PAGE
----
Michigan’s SB 610 has passed both the House (103-6) and the Senate (36-2), and is now headed to Governor Rick Snyder’s desk. The measure will end nearly a hundred years of a pointless ban on the possession of short barreled rifles and shotguns. According to the Coalition for Responsible Gun Owners’ Facebook page, “…Governor Snyder has indicated he will sign SB 610. The bill will have immediate effect upon his signature.” How historic is this? It has been suggested that the Michigan ban served as the template for the regulation and taxes on short barreled rifles and shotguns that became the National Firearms Act of 1934. Michigan’s ban was passed in 1931 . . .
This new law defers to the 1934 Federal law as it exists now, allowing possession of the short barreled rifles and shotguns, only if registered under the NFA with appropriate taxes paid.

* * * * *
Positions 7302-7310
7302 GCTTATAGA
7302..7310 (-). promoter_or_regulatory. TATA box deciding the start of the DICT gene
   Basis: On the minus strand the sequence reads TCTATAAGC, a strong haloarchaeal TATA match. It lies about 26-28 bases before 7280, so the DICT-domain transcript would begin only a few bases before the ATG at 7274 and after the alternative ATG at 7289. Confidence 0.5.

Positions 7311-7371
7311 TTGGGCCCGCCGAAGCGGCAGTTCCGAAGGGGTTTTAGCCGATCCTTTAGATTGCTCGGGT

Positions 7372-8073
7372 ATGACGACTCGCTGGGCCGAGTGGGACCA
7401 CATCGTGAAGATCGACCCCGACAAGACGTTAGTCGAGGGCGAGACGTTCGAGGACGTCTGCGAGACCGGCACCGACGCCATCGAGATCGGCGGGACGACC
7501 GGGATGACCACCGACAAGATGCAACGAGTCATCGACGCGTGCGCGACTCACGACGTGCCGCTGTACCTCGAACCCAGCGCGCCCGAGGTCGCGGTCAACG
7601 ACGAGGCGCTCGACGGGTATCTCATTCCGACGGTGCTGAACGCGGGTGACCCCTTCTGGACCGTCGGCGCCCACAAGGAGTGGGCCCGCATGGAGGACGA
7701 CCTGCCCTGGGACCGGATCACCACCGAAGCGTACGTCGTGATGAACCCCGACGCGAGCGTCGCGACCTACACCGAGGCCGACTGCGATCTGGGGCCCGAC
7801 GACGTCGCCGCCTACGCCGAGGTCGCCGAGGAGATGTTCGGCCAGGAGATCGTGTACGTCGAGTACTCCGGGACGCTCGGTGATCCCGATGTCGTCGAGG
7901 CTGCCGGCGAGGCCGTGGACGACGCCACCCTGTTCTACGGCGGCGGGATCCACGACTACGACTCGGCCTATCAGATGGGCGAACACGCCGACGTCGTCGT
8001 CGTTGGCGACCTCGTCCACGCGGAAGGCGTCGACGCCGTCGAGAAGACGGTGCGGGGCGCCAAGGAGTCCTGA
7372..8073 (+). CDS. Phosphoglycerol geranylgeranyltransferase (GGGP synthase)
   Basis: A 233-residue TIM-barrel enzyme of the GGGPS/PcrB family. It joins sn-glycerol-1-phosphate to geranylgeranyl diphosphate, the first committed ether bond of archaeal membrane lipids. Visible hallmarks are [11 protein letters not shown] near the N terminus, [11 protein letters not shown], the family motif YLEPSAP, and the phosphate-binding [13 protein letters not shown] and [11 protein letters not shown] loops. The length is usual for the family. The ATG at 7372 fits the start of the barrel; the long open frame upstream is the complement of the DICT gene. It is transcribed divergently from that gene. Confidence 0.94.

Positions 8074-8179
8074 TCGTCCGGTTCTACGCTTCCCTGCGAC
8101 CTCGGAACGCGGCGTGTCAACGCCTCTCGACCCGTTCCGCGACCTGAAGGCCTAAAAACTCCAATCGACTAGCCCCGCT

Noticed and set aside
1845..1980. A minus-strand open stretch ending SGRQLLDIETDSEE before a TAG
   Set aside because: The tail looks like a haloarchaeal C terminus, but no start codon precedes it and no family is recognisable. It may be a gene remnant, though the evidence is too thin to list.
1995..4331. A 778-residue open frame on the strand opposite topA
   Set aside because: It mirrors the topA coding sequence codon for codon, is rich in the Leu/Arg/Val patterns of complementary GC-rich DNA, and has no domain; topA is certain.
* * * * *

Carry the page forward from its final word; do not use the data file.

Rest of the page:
In 1931, Michigan had only recently required police permission to buy pistols. It has been argued that this was in response to the successful defense of his household by Dr. Ossian Sweet. The removal of the Michigan ban is part of a trend to repeal these obsolete infringements on the Second Amendment. The next logical step would be the removal of the excessive federal regulation and taxation on short barreled rifles and shotguns, but that doesn’t seem likely any time soon.
©2014 by Dean Weingarten: Permission to share is granted when this notice is included.